When you think about studying for the GMAT, how do you feel? Determined, excited, and curious? Or anxious, exhausted, and resentful? Do you avoid studying, then beat yourself up over it later? Are you getting less and less out of each study session? Are your practice test scores in a downwards spiral? You might be struggling with GMAT burnout. Read more
Consider the following two sentences, adapted from a GMAT Sentence Correction example I use in my classes: Read more
“Just tell us the answer!” a student demanded of me in a recent class. She wasn’t rude, but she definitely wasn’t happy. And I understand—I wasn’t being an easy teacher. I try not to be. I don’t want to be an explanation parrot, because my explanations don’t really transform into my students’ learning. Learning is harder than that. It requires active thought and wrestling with difficult concepts. So even when my students give a right answer, I ask them the often-feared question, “Why do you think that?” Read more
Mission Admission is a series of MBA admission tips from our exclusive admissions consulting partner, mbaMission.
As any good journalist will tell you, the key to writing a good newspaper story or opinion piece is to make sure the very first line grabs the reader’s attention. Many authors employ this tactic when writing books. Perhaps few of us have actually read Herman Melville’s Moby Dick, but many know that the novel begins with three famous words: “Call me Ishmael.” A powerful first line can stick with readers long after they have finished reading—and sometimes even when they have not read something firsthand. For example, we all likely recognize the phrase “It was a dark and stormy night,” but few of us may know that it is the opening line of a book by an obscure writer (Paul Clifford by Edward George Bulwer-Lytton). Read more
This is your chance to meet Columbia, MIT Sloan, UCLA, UC Berkeley, Chicago Booth, Kellogg, Stanford, and more top business programs. Connect in person to ask MBA questions, learn about program offerings, and discover how a graduate business degree can boost your career. Read more
The GMAT will never lie to you. But, it doesn’t always tell you what you really want to know. The GMAT is a little bit like my friend in this exchange:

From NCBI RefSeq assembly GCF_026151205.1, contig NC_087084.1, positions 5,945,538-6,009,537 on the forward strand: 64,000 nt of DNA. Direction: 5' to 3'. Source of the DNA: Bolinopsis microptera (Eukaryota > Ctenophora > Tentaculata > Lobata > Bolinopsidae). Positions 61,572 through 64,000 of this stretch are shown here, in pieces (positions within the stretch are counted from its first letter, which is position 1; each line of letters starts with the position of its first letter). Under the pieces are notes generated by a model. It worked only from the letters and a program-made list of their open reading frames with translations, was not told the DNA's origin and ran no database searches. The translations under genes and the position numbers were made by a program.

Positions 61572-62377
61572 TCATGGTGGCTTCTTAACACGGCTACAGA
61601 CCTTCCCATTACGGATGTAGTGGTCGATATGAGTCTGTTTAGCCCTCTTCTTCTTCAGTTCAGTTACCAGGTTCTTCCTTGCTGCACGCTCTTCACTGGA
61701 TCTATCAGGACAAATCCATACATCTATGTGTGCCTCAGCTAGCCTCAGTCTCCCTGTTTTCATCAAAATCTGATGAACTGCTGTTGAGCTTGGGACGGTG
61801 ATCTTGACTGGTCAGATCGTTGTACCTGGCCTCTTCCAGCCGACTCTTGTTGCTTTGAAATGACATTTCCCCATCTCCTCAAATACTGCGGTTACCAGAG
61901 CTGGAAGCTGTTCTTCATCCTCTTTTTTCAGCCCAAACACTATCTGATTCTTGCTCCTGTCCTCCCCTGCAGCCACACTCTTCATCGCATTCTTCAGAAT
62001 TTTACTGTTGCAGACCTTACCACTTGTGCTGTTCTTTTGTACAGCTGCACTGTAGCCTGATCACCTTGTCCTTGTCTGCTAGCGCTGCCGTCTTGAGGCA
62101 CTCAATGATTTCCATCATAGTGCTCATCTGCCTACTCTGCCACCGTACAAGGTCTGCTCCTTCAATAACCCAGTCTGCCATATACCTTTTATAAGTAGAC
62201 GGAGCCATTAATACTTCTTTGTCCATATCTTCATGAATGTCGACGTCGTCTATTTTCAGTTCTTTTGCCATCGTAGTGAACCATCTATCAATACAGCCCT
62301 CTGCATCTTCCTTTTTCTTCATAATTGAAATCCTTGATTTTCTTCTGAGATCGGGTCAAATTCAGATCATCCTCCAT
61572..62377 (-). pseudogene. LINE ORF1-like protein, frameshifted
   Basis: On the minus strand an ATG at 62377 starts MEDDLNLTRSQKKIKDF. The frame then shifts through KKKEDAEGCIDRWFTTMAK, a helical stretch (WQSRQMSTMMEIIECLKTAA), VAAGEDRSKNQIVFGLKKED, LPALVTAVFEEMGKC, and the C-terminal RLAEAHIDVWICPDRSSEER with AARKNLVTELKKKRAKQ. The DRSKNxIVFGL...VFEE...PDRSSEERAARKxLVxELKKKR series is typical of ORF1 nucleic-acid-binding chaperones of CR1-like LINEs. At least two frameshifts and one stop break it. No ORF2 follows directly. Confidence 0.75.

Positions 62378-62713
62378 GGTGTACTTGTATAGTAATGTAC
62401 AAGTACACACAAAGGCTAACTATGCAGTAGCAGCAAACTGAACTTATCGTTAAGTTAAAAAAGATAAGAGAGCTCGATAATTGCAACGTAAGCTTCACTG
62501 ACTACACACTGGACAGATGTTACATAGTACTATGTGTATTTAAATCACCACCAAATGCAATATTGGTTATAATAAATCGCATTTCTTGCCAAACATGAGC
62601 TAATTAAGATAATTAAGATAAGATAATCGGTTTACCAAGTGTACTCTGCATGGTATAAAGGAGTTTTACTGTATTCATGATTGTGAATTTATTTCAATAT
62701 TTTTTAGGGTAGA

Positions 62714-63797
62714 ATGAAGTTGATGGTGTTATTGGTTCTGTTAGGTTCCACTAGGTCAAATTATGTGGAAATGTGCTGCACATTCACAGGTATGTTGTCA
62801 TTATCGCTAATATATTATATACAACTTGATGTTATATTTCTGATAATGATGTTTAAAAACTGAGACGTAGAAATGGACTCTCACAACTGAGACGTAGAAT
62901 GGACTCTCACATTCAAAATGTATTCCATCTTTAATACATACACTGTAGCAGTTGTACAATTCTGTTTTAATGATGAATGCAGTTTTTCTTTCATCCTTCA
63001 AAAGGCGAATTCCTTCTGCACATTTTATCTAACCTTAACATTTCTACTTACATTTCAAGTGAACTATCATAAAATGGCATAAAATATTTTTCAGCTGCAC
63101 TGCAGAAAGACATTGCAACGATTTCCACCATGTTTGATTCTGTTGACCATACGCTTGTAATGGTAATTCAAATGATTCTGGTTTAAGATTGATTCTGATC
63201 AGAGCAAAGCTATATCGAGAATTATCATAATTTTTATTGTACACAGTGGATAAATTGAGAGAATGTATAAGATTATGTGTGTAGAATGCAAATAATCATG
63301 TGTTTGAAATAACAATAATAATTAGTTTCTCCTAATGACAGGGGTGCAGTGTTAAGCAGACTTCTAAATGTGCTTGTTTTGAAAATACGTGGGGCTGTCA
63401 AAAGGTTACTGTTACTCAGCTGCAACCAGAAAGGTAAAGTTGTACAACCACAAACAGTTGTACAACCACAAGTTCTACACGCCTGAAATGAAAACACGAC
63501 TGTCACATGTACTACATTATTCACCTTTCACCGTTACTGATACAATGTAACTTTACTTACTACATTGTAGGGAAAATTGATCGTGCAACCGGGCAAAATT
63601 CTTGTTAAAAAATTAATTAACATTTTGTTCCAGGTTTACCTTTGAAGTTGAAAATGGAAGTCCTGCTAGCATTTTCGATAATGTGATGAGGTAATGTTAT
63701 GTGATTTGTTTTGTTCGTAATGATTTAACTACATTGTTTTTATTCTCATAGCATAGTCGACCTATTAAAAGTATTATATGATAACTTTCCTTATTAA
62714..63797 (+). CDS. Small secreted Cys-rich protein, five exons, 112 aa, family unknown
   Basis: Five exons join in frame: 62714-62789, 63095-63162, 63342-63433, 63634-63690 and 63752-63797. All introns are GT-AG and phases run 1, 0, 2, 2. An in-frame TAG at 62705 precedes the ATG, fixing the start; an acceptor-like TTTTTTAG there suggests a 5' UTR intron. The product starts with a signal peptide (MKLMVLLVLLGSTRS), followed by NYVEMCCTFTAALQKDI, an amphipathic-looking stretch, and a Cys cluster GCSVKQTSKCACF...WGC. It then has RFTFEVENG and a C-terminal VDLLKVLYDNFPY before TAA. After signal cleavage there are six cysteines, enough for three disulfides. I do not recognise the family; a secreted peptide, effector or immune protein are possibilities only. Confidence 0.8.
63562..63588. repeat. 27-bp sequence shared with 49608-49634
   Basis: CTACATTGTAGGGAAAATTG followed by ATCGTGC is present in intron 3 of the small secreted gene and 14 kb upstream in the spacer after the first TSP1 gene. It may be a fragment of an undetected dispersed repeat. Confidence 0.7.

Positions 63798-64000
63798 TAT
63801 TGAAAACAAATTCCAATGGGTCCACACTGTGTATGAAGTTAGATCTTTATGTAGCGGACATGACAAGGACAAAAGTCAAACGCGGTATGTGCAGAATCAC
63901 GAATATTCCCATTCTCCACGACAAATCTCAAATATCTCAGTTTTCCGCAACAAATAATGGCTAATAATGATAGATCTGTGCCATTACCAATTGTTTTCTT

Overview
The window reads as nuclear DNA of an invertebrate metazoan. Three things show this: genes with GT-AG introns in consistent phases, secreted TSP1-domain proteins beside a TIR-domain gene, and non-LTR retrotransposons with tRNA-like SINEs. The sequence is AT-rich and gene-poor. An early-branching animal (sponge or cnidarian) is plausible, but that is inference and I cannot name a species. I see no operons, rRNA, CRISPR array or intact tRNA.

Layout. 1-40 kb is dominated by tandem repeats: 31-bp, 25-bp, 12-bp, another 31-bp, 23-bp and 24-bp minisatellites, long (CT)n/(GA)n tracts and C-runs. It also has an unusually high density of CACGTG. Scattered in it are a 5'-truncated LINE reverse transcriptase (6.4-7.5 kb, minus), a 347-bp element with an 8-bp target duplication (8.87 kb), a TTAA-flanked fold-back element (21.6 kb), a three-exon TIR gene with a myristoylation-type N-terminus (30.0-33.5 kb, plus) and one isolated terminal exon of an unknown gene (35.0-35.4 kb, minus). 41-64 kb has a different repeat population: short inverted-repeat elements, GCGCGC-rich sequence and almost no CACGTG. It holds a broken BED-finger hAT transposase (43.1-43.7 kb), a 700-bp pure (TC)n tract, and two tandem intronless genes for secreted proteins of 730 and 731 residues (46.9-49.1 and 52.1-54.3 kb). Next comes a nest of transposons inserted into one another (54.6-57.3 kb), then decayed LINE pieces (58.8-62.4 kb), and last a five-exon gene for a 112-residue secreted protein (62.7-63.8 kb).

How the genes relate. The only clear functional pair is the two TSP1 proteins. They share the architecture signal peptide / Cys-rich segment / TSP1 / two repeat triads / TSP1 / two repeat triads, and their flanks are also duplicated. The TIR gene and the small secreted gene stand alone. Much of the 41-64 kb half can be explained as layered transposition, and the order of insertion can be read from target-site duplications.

Me: “What do you think of this outfit?”
My friend: “Well, it’s very… creative.” Read more
How can you write essays that grab the attention of MBA admissions committees? With this thorough Michigan Ross essay analysis, our friends at mbaMission help you conceptualize your essay ideas and understand how to execute, so that your experiences truly stand out.
The Ross School of Business at the University of Michigan must have liked the essay questions it used last year, because it has made only the smallest of tweaks to them for this season. Previously, the school gave applicants nine options for its 100-word short answers—this year, candidates have just six. One has to wonder whether the admissions committee received an abundance of responses to the prompts that were kept, while those that were largely ignored by applicants were discarded. Similarly, Michigan Ross has maintained a second 300-word career goal essay but has refined it, dropping verbiage about long-term goals and asking only about applicants’ short-term goals. Again, we will make an inference here: Michigan Ross is saying that most long-term goals are so vague and prone to change that it is interested in learning only about the short term, which the school can more directly influence. Anyway, those are the tweaks; our Michigan Ross essay analysis follows… Read more
GMAT Critical Reasoning is repetitive. The arguments in GMAT Critical Reasoning problems might be dressed up differently—one is about local politics, another is about business—but, under the surface, the arguments use the same tricks over and over again. If you learn to spot these tricks, you’ll also learn to spot the right answer. (You’ll also start poking holes in every argument you hear, which is a great way to make new friends.) Read more
Greetings, reader. I wish to determine whether you are a robot. To help me do so, I will show you a sentence, and then ask you a very simple question about the sentence. Just so you know, the sentence uses correct grammar and would be an acceptable answer choice were it to appear in a GMAT Sentence Correction question. Please don’t worry about correcting the sentence; instead, just read it and then answer the question. Ready? Read more